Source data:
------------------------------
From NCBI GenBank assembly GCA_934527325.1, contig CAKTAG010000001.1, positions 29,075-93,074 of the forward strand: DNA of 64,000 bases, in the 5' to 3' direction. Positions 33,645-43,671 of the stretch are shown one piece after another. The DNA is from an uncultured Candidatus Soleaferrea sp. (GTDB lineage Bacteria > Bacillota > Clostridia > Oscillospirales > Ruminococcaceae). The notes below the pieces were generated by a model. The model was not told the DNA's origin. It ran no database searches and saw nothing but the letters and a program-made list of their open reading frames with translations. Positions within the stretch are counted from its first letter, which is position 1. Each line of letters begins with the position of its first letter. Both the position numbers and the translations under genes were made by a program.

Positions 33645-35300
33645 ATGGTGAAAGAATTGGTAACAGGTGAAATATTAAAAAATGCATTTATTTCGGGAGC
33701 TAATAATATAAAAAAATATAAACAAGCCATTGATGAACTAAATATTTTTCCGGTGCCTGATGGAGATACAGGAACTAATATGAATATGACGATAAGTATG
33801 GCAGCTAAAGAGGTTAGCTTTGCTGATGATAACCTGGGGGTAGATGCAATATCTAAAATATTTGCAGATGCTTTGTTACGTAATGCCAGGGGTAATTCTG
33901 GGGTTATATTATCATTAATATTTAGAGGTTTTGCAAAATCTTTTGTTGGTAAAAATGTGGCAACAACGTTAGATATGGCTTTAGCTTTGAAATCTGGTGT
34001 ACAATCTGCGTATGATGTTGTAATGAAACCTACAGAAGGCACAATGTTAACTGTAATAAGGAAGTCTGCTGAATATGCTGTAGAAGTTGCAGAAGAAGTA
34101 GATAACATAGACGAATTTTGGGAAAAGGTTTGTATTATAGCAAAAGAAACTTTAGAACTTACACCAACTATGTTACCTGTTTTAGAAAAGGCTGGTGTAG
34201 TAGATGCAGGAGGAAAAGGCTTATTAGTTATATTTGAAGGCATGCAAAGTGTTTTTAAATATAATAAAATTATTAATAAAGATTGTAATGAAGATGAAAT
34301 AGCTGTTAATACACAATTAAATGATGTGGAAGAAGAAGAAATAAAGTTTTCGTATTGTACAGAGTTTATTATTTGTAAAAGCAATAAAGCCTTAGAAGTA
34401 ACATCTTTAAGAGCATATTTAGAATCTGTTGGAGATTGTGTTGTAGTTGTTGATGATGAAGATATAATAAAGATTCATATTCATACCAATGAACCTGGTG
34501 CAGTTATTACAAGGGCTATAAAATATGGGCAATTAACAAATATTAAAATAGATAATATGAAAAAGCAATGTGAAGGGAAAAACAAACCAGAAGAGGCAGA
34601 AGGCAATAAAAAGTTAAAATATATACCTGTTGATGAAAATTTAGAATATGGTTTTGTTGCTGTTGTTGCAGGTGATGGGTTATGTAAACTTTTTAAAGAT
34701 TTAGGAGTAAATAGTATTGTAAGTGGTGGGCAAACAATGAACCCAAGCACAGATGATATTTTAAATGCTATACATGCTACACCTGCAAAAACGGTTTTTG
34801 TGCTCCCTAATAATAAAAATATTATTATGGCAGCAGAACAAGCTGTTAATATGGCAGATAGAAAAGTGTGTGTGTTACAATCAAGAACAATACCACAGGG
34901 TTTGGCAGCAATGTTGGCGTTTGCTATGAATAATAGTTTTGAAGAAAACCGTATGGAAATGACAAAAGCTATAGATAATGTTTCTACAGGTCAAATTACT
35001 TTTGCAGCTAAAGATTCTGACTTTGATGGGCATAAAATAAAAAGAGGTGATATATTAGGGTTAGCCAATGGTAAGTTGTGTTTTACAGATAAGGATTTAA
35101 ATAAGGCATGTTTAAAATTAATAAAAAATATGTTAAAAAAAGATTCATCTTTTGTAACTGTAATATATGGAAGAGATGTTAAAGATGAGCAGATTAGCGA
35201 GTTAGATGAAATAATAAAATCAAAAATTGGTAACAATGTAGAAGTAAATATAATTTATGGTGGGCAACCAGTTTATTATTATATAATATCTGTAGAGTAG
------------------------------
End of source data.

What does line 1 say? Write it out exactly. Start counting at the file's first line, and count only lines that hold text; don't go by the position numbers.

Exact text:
From NCBI GenBank assembly GCA_934527325.1, contig CAKTAG010000001.1, positions 29,075-93,074 of the forward strand: DNA of 64,000 bases, in the 5' to 3' direction. Positions 33,645-43,671 of the stretch are shown one piece after another. The DNA is from an uncultured Candidatus Soleaferrea sp. (GTDB lineage Bacteria > Bacillota > Clostridia > Oscillospirales > Ruminococcaceae). The notes below the pieces were generated by a model. The model was not told the DNA's origin. It ran no database searches and saw nothing but the letters and a program-made list of their open reading frames with translations. Positions within the stretch are counted from its first letter, which is position 1. Each line of letters begins with the position of its first letter. Both the position numbers and the translations under genes were made by a program.